I can’t help but use labels although I don’t always like them. But labels help in identifying things, people or events and Kiran Gandhi’s running the London Marathon while “free-bleeding” has definitely become an “event” on the internet.
Now it might be a knee-jerk reaction to go ‘WTF’ followed by an “ewww” but I wanted to understand her reasons for putting herself through this kind of a discomfort before I started to dish out my personal reactions to the whole thing. And here is where she elaborates further on her decision to run without donning a pad or a tampon.
In a nutshell her reasons seem to be that, the moment topics which aren’t usually aired in general (aka bodily excretions et al) and make people uncomfortable; are touched upon, we all shrink away. This maybe from something which is naturally occurring and can’t or shouldn’t be shoved under the rug.Essentially, our bodies are for our consumption and not anyone else’s. And I quote, “If we don’t own the narrative of our own bodies, somebody else will use it against us,”.
And this is what I don’t understand. Had the lady in question been menstruating during the marathon and taken steps to hide that she was, what would have been the set-back to the cause of women in day and age? And when I write ’cause’ I mean everything that women have to face regarding their bodies, appearance, safety et al from the outside world.
The decision to not use a pad or a tampon is a personal one but to bring it to everyone’s notice and attach a label of some kind of intellectual statement to it doesn’t sit well with me at all. Women bleed. Check. They bring eventually forth children as a result of that bleeding. Check. Should people know that a women is bleeding? I honestly don’t know about that.
Should people shun a women and condemn her as being “dirty” during those days? Definitely wrong! Ludicrous in fact. But should a women inconvenience herself, make others awkward around her, ignore hygiene factors all for the sake of making a statement? It seems rather a farfetched thing to do.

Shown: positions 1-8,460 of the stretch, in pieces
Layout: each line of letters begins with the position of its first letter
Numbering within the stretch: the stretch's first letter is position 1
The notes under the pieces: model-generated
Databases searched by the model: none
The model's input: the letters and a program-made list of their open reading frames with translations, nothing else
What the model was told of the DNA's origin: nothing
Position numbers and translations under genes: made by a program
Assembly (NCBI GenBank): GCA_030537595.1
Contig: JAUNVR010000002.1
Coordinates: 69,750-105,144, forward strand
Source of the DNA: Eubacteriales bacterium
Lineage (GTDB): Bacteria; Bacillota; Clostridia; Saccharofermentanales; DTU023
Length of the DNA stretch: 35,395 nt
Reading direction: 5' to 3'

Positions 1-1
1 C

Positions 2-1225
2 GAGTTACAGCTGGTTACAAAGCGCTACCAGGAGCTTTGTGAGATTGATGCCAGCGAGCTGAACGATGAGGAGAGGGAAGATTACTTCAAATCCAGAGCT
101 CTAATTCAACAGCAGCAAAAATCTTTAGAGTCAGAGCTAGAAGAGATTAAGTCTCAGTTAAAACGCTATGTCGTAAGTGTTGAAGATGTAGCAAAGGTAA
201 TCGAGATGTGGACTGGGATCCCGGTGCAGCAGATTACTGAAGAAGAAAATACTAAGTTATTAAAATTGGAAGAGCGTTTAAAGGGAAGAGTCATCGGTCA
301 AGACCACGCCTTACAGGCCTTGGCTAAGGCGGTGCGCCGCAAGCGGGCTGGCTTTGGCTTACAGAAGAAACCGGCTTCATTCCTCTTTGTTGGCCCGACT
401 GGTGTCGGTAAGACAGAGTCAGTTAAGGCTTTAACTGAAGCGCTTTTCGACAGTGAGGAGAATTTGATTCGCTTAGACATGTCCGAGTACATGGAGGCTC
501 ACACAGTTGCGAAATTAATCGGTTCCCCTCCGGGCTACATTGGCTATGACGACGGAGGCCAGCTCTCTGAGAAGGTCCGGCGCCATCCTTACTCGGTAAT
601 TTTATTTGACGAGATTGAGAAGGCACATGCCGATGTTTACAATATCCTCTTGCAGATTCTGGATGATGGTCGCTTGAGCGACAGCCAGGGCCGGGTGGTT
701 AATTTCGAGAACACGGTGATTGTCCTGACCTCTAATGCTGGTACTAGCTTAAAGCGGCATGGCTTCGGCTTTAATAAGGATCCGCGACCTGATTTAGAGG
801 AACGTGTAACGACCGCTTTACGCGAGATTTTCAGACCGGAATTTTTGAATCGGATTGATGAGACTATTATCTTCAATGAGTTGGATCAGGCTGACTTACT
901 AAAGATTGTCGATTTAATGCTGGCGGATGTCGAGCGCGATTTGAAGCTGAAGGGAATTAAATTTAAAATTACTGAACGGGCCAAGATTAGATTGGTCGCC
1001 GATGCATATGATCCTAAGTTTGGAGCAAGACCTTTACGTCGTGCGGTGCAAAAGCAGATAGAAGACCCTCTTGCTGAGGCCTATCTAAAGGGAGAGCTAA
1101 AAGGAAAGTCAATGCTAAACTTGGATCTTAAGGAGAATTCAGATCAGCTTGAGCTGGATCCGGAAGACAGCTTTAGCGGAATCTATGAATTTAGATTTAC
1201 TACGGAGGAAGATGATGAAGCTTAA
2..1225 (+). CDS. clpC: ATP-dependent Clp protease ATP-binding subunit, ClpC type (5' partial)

Pass out sanitary pads to those who have limited or no access to feminine hygiene products, in the presence of the male members of their family and society if you want to make a statement that would stick and actually jolt people to becoming aware.
Running a race in tight fitting clothing with your menstrual blood staining your body and clothes and being on display for the benefit of others isn’t the kind of role model or any kind of person I’d like to look up to. And it doesn’t do a thing for me personally as a woman.
And it actually made me think what will people think of next. It’s the same thing I thought when I read Germaine Greer’s quote-
- If you think you are emancipated, you might consider the idea of tasting your own menstrual blood – if it makes you sick, you’ve got a long way to go, baby- The Wicked Womb (p. 57)
I found it distasteful (excuse the pun) and don’t subscribe to it at all. One woman stating what another woman ought to be or do to be considered “liberated” seems to be more along the lines of men trying to “enslave” women with their notions of being barefoot and pregnant all over again.
This man however truly makes a difference.
Funny how gender doesn’t make much of a difference if you’ve got your heart in the right place and your priorities straight!